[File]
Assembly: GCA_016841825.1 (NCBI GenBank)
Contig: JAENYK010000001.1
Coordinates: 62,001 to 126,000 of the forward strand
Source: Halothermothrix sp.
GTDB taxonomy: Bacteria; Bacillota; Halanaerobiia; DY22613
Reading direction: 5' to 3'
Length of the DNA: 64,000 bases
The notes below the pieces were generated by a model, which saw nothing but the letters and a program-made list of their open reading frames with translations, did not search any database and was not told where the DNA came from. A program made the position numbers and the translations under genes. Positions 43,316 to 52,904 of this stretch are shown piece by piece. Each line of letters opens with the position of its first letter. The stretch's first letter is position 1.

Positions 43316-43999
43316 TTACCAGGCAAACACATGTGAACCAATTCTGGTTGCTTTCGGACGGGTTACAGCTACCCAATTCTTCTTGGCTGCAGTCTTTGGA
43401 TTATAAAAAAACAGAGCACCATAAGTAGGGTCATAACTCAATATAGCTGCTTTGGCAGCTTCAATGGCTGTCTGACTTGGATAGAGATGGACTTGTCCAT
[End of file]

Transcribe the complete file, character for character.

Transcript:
Assembly: GCA_016841825.1 (NCBI GenBank)
Contig: JAENYK010000001.1
Coordinates: 62,001 to 126,000 of the forward strand
Source: Halothermothrix sp.
GTDB taxonomy: Bacteria; Bacillota; Halanaerobiia; DY22613
Reading direction: 5' to 3'
Length of the DNA: 64,000 bases
The notes below the pieces were generated by a model, which saw nothing but the letters and a program-made list of their open reading frames with translations, did not search any database and was not told where the DNA came from. A program made the position numbers and the translations under genes. Positions 43,316 to 52,904 of this stretch are shown piece by piece. Each line of letters opens with the position of its first letter. The stretch's first letter is position 1.

Positions 43316-43999
43316 TTACCAGGCAAACACATGTGAACCAATTCTGGTTGCTTTCGGACGGGTTACAGCTACCCAATTCTTCTTGGCTGCAGTCTTTGGA
43401 TTATAAAAAAACAGAGCACCATAAGTAGGGTCATAACTCAATATAGCTGCTTTGGCAGCTTCAATGGCTGTCTGACTTGGATAGAGATGGACTTGTCCAT